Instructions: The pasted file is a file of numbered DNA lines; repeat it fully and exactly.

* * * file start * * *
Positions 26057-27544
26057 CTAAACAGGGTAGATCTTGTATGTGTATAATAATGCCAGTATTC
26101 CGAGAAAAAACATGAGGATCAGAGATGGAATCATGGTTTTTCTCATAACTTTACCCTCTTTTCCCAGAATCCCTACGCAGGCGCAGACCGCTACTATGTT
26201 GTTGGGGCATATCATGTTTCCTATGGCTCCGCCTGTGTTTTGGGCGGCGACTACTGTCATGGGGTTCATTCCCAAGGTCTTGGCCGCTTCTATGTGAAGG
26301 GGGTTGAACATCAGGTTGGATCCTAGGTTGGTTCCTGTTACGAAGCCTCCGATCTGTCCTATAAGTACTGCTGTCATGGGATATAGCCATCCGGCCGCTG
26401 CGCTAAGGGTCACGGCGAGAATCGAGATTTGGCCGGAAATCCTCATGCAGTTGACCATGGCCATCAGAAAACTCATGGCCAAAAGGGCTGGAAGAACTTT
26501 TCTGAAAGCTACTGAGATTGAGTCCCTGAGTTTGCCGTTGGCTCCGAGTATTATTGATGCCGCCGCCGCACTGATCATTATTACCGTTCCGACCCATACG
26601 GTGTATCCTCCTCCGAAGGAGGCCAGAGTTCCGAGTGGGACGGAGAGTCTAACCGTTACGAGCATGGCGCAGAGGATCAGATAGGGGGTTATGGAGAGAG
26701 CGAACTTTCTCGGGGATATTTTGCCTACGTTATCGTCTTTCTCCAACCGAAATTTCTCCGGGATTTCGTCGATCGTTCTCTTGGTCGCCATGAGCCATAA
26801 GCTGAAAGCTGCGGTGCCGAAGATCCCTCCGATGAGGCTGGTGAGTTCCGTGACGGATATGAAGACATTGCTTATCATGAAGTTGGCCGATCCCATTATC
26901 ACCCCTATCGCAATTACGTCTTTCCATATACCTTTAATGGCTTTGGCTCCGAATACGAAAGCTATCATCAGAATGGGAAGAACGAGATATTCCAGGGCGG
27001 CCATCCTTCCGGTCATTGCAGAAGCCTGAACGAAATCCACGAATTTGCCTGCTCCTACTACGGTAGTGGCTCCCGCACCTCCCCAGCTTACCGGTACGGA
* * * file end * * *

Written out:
Positions 26057-27544
26057 CTAAACAGGGTAGATCTTGTATGTGTATAATAATGCCAGTATTC
26101 CGAGAAAAAACATGAGGATCAGAGATGGAATCATGGTTTTTCTCATAACTTTACCCTCTTTTCCCAGAATCCCTACGCAGGCGCAGACCGCTACTATGTT
26201 GTTGGGGCATATCATGTTTCCTATGGCTCCGCCTGTGTTTTGGGCGGCGACTACTGTCATGGGGTTCATTCCCAAGGTCTTGGCCGCTTCTATGTGAAGG
26301 GGGTTGAACATCAGGTTGGATCCTAGGTTGGTTCCTGTTACGAAGCCTCCGATCTGTCCTATAAGTACTGCTGTCATGGGATATAGCCATCCGGCCGCTG
26401 CGCTAAGGGTCACGGCGAGAATCGAGATTTGGCCGGAAATCCTCATGCAGTTGACCATGGCCATCAGAAAACTCATGGCCAAAAGGGCTGGAAGAACTTT
26501 TCTGAAAGCTACTGAGATTGAGTCCCTGAGTTTGCCGTTGGCTCCGAGTATTATTGATGCCGCCGCCGCACTGATCATTATTACCGTTCCGACCCATACG
26601 GTGTATCCTCCTCCGAAGGAGGCCAGAGTTCCGAGTGGGACGGAGAGTCTAACCGTTACGAGCATGGCGCAGAGGATCAGATAGGGGGTTATGGAGAGAG
26701 CGAACTTTCTCGGGGATATTTTGCCTACGTTATCGTCTTTCTCCAACCGAAATTTCTCCGGGATTTCGTCGATCGTTCTCTTGGTCGCCATGAGCCATAA
26801 GCTGAAAGCTGCGGTGCCGAAGATCCCTCCGATGAGGCTGGTGAGTTCCGTGACGGATATGAAGACATTGCTTATCATGAAGTTGGCCGATCCCATTATC
26901 ACCCCTATCGCAATTACGTCTTTCCATATACCTTTAATGGCTTTGGCTCCGAATACGAAAGCTATCATCAGAATGGGAAGAACGAGATATTCCAGGGCGG
27001 CCATCCTTCCGGTCATTGCAGAAGCCTGAACGAAATCCACGAATTTGCCTGCTCCTACTACGGTAGTGGCTCCCGCACCTCCCCAGCTTACCGGTACGGA